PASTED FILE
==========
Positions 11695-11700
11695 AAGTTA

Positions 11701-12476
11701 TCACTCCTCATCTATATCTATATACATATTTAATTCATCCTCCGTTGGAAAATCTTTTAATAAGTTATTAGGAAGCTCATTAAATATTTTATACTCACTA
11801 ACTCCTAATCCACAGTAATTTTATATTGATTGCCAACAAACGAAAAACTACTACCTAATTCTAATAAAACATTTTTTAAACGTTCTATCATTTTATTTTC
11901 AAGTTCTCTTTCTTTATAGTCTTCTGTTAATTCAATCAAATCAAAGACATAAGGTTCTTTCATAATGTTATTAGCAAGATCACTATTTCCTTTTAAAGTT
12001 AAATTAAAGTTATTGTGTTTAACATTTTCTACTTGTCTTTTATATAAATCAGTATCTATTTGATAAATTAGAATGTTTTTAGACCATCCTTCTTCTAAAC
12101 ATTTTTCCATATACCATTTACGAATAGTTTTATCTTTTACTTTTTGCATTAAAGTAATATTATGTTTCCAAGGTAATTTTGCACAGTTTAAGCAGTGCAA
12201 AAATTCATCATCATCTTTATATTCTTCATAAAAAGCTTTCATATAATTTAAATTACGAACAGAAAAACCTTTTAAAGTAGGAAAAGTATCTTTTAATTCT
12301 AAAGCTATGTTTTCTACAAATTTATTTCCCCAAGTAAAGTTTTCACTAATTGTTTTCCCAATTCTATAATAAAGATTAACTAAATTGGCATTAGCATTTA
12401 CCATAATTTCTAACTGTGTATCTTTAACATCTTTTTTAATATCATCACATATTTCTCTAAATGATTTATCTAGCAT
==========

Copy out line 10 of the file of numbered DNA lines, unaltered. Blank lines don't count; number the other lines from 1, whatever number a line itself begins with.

12301 AAAGCTATGTTTTCTACAAATTTATTTCCCCAAGTAAAGTTTTCACTAATTGTTTTCCCAATTCTATAATAAAGATTAACTAAATTGGCATTAGCATTTA